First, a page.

This year, the Kashmir stone fruit crop seems abundant. As first in line for the harvest, these fruits pave the way for commercial activities of growers and sellers by finding their way into the local mandis where auction per packaged box slowly catches the pace. But amidst the jackpot crop production and wealthy speculations, all is not well with its current market value and continuous price fluctuations.
India is the second largest producer of fruits and vegetables in the world -after China- and as per the estimates of National Horticulture Database published by National Horticulture Board, during 2019-20, India produced 99.07 million tons of fruits.
Ever since the advent of the Covid-19 outbreaks in India, the demand for fresh fruits, especially stone fruits and their products, tremendously increased due to numerous health benefits and as an excellent source of vitamin C, K, E, and B6 with additional anti-oxidant benefits.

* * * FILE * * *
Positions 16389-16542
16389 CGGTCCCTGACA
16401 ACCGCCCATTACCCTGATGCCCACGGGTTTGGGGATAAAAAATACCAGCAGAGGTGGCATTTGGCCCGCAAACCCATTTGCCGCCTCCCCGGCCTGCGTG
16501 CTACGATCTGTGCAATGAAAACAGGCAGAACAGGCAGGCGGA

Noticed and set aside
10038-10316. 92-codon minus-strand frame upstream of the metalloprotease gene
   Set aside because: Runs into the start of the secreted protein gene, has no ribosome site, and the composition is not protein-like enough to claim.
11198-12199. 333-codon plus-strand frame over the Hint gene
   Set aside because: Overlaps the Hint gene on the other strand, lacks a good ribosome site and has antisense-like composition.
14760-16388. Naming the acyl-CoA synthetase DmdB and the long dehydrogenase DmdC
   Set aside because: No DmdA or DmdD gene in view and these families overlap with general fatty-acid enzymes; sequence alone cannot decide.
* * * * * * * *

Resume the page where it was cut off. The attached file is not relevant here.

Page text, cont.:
Despite good varieties of peach, plum, cherry, apricot, and green almond, grown strenuously in Kashmir, the post-harvest scenario is unpleasant. Firstly, due to substandard and toxic chemical sprays applied for fast ripening and color allurement, harvested crops fall prey to the very short shelf life and in turn leads to coercion sales of the stock at local mandis as growers fear the fast-rotting tendencies of harvested stock.
Secondly, applied chemicals and pesticides on them have an impinge on local consumers trepidation of health problems like diarrhoea, intestinal discomfort masking their health benefits.
Thirdly, transportation time taken to sell at the high consumption demand destination like Delhi, Maharashtra etc the along the Srinagar-Jammu National Highway and nowadays the continuous movement of Amarnath pilgrims hinders the movement of fruit laden trucks.